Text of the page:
According to the Jossey-Bass Handbook of Non-Profit Leadership and Management, “A strategy is defined as a pattern of purposes, policies, programs, actions, decisions or resource allocations that define what an organization is, what it does, and why it does it” (pg. 256). Strategic planning acts as an organization’s blueprint: the who, what, when, where, why, and how of their existence.
Given the importance of strategic planning, it is difficult to understand how an organization can thrive without it. Even Beyoncé calls for those who cannot “get in formation” to be “eliminated” (Knowles, Beyoncé. Formation. 2016). Strategic planning helps an organization to limit their scope, identify key goals, properly budget and evaluate their impact.
The following Strategy Change Cycle can be used as a guide for organizing and implementing an organization’s strategic plan, ensuring your organization and its members get in formation.
A 10-Step Strategic Planning Process (Renz, Chapter 9)
- Initiate and agree on a strategic planning process. This step is a plan for the plan. It should identify the purpose of the plan, what the process will be, who will be part of it, how long it will take. For example, if the mission or constituents of the organization have changed, a new plan to meet the new needs is in order
- Identify organizational mandates. This step requires an organization to identify and understand its requirements, restrictions, and expectations. For example, are there any legal restrictions or regulations related to the organization’s mission that need to be considered?
- Clarify organizational mission and values. What is the purpose of the organization, what is its social value? Defining the mission and values helps chart the future course of the organization, define goals, and establish a unique identity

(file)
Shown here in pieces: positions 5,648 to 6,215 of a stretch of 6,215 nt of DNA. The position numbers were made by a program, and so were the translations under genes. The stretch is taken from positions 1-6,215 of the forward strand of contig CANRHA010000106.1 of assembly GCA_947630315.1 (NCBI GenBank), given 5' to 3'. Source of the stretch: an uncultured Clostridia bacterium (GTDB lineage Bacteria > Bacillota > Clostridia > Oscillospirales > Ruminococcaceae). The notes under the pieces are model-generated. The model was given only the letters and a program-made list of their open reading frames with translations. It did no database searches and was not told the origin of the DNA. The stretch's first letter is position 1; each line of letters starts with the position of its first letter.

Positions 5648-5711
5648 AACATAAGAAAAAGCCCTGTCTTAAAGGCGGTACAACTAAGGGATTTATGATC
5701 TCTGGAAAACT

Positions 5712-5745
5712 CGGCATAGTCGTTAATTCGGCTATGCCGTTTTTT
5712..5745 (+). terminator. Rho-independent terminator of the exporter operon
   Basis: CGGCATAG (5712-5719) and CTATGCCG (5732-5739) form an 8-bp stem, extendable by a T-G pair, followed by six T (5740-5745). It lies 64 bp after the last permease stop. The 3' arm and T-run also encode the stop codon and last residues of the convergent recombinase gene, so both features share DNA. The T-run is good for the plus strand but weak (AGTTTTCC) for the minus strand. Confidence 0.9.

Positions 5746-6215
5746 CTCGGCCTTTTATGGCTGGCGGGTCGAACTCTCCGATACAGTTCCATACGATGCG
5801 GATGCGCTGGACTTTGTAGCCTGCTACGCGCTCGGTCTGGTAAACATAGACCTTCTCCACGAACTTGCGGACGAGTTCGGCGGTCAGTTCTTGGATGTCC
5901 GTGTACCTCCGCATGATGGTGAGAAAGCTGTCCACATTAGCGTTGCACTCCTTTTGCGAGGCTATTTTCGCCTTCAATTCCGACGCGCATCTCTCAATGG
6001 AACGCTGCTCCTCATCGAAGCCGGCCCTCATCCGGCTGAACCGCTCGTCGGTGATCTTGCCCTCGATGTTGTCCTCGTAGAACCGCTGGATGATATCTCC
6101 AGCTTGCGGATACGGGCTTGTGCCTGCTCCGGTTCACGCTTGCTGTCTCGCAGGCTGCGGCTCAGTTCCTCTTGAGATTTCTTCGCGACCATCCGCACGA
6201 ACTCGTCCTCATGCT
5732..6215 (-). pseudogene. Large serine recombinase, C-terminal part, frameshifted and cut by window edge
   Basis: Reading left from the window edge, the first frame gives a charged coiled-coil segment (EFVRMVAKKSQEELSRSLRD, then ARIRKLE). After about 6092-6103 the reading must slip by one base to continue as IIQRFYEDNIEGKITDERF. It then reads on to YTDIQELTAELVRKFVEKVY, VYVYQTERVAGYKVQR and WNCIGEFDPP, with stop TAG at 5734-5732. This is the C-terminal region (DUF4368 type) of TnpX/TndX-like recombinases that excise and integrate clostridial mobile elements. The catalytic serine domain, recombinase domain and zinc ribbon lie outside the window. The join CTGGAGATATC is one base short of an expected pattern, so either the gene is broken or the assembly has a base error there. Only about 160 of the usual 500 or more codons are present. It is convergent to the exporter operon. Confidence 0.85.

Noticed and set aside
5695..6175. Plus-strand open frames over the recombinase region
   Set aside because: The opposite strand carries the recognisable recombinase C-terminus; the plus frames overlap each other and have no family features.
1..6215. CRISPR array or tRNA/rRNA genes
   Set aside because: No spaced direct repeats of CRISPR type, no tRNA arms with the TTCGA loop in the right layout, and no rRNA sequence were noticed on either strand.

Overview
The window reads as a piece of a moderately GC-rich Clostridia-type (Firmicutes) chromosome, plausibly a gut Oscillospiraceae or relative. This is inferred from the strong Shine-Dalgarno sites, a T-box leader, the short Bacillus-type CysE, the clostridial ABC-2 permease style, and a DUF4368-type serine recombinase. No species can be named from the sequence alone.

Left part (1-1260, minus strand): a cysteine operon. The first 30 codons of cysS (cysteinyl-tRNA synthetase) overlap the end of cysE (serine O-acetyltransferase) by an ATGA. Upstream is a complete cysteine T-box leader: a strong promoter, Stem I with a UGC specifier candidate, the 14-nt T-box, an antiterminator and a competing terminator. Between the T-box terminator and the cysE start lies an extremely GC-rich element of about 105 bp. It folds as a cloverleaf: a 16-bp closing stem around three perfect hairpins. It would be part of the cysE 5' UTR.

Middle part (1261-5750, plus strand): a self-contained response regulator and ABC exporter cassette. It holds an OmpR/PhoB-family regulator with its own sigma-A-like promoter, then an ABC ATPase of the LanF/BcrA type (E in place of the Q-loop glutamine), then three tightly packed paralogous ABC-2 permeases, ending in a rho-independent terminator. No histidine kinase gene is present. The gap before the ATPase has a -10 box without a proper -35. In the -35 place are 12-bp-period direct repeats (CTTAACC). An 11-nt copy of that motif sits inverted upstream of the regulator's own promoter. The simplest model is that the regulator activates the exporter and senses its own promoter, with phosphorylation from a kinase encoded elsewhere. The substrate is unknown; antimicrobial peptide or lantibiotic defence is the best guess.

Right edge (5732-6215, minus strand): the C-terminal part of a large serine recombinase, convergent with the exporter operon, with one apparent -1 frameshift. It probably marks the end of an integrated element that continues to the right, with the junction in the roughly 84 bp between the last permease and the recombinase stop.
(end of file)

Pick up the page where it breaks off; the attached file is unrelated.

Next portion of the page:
- Access the external and internal environments to identify strengths, weakenesses, opportunities, and threats. A SWOT analysis is an essential component of strategic planning. It helps the organization to position itself strategically by using its strengths, fill in any gaps it identifies through weaknesses, capitalize on its strengths by strategically using them in its plan, and be proactive in establishing responses to threats and any worse-case scenarios.
- Identify the strategic issue facing the organization. This step requires the organization to identify policy questions and critical challenges it may face. Analysis of the organization’s mission, stakeholders, operations, and environment is essential to understand strategic issues. This step can be challenging, but completing it helps the organization be proactive in developing a plan to address critical issues, should they arise.
- Formulate strategies to manage the issues. Now that the organization has identified issues, plans to respond to such issues need to be developed. In this step, the organization will propose and establish procedures for overcoming predicted and unforeseen strategic issues.
- Review and adopt the strategic plan(s). Once the plan has been designed, the organization needs to establish how it will be implemented. This step may seem obvious, but it is essential for ensuring that the new plan gets executed and does not simply remain an idea.
- Establish an effective organizational vision. Here, the organization formulates a description of what it will look like, how it will function once it has reached its full potential. This allows the organization to put their plan into context, and understand how it will help frame the organization and its long-term goals.
- Develop an effective implementation process. Now it is time to execute the plan. Who is responsible for what tasks? What resources are available and which ones still need to be secured? How will team members keep each other accountable? What is the timeline?
- Reassess strategies and the strategic planning process. Throughout the implementation planning process, it is important to check-in and assess progress and set-backs. Does anything need to be re-worked? Did you learn anything new that needs to be accounted for?
11. BONUS STEP. Do it again!
Strategic planning is not a one-time process. It should be an ongoing effort, sustaining the organization and keeping it focused. Organizations grow and change, and adjustments to scope and programming will be needed to meet the needs of new and evolving stakeholders (Electronic Hallway, pg. 2).
Using the 10-step program outlined above will help an organization create its operational blueprint, one that promotes strategic and analytical thinking, acting and learning while fostering collaboration and organizational teamwork (Renz, pg. 269).
"2V/ACT Planning for Change and Determining Relevance." The Electronic Hallway. University of Washington.
Knowles, Beyonce. Formation. Beyonce. 2016.
Renz, David O. The Jossey-Bass handbook of nonprofit leadership and management. John Wiley & Sons, 2016.